Ways to Reduce Employee Travel Expenses
By Mike Raia Posted December 5, 2017
Let’s face it: employee travel expenses can eat away at your budget. With everything from flights and taxis to dinners and drinks, the costs of business trips add up quickly. However, providing your people with the opportunity to connect with colleagues or peers—no matter where they’re located—is essential to doing business. Yet you simply can’t ask your employees to settle for budget travel and still deliver their best efforts. So what are your options?
Fortunately, there are several effective ways to reduce employee travel expenses:
- Use teleconferencing and virtual collaboration tools. It’s not always necessary to meet in-person to negotiate a deal or work on a project together. Teleconferencing tools like Skype allow multiple people to meet face-to-face without being in the same room—all they need is a laptop or smartphone. At the same time, virtual collaboration tools can be the perfect solution for team members from various locations to work on the same project in real-time. You can upload files, use instant messaging, and have group discussions that everyone can follow. In fact, these solutions are not only more affordable than business travel; they can also be more convenient because scheduling an hour or two across time zones and on busy work days is typically much easier than carving out entire days to travel in person.
- Establish and enforce a strict but reasonable travel reimbursement policy that’s fair to all employees. According to the Society for Human Resource Management, travel costs are nontaxable for the worker and deductible for the employer when they’re ordinary, necessary, and accurately reported. Your travel policy should both explain travel costs to employees and provide them with information about your organization’s travel reimbursement process. It should specify daily allowances for different types of events and different destinations. It should also allow for differences in employee seniority and provide instructions on how to get approval for additional expenses such as hosting a large business dinner at an upscale venue. It should also clearly note what kind of add-on fees and luxury expenses don’t qualify for reimbursement and are the employee’s responsibility.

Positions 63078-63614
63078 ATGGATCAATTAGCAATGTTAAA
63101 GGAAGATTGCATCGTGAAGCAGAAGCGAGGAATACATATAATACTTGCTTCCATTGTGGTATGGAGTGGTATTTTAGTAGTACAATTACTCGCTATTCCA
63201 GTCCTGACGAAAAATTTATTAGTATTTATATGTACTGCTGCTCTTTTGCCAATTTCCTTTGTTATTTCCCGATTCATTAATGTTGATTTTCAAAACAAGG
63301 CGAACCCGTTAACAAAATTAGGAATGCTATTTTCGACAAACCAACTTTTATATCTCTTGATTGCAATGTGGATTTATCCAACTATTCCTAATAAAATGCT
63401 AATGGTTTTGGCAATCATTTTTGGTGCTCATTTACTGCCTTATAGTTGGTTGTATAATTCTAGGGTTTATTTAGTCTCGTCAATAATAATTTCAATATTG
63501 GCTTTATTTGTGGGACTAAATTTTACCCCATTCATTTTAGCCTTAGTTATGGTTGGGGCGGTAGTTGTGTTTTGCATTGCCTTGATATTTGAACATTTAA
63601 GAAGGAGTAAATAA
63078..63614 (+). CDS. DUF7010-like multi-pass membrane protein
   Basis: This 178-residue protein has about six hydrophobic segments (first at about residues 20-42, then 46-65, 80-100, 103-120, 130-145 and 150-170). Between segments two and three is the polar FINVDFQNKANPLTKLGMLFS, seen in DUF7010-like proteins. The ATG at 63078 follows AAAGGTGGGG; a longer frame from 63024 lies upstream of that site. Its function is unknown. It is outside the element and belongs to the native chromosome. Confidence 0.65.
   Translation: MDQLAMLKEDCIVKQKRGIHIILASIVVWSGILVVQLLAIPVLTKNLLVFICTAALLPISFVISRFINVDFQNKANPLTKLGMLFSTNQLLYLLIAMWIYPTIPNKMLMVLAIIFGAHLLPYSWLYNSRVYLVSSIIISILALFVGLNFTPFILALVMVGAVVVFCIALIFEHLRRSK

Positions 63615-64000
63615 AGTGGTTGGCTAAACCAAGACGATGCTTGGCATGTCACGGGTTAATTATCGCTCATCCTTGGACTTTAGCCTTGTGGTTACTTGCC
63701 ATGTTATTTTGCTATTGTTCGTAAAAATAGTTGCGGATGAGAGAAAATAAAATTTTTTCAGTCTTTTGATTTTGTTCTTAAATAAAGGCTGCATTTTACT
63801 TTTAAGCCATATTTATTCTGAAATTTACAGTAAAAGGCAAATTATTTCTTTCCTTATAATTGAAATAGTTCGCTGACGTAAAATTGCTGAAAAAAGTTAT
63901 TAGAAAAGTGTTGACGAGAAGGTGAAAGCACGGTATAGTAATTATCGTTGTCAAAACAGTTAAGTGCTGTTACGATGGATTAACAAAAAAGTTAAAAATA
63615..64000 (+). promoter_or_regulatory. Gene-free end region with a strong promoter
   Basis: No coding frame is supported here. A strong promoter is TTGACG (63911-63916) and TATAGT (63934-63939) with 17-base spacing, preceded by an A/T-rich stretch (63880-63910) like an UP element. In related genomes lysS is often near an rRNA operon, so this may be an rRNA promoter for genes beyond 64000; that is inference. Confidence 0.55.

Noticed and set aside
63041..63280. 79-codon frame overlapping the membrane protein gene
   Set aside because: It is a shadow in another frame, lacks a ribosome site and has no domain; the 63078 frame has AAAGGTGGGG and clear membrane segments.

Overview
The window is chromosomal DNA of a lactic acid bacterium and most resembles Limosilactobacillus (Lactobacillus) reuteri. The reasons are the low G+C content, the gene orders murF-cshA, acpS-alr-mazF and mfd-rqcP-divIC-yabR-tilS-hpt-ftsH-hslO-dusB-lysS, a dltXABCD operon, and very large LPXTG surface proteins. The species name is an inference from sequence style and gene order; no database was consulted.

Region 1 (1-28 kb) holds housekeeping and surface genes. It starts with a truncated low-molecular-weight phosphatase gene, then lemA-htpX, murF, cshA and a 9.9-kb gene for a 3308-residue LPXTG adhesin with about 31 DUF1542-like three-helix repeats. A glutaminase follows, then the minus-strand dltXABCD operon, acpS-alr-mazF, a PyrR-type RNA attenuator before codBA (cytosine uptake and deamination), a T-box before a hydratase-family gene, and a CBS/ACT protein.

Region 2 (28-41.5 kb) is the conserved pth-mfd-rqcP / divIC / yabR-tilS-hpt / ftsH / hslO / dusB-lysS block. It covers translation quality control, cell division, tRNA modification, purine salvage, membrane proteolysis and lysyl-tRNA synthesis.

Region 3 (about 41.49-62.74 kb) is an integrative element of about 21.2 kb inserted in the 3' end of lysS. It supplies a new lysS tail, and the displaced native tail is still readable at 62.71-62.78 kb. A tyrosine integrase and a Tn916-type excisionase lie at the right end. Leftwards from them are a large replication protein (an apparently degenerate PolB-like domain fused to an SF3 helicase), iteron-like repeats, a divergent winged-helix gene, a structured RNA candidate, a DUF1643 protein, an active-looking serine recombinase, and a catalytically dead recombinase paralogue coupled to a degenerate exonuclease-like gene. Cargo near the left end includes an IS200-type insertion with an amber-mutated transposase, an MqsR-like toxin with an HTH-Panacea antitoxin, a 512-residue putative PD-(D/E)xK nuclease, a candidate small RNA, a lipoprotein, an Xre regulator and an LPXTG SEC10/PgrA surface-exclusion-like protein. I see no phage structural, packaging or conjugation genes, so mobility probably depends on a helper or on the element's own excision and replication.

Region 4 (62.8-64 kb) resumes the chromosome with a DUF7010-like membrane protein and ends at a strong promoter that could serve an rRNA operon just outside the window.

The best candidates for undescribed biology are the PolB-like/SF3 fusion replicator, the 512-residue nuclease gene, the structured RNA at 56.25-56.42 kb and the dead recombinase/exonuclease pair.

- Use a workflow automation tool to automate the booking process. The process of making reservations on flights and at hotels can be time-consuming and complicated, especially when costs need to be controlled. Instead of requiring your employees or HR department to take care of bookings, you can save time and money by automating the booking process. This allows you to set predetermined parameters based on your travel policy, such as a cap on costs. It also lets you specify things like preferred airlines and hotels. At the same time, it ensures all bookings are handled in a timely manner and all transactions are accurately recorded in your bookkeeping system. This eliminates the risk of mistakes, inaccuracies, and irregularities creating issues that could be both costly and time-consuming. Finally, it frees up your employees to concentrate on their work so they remain productive during the time they’d otherwise spend trying to find the right flight or hotel.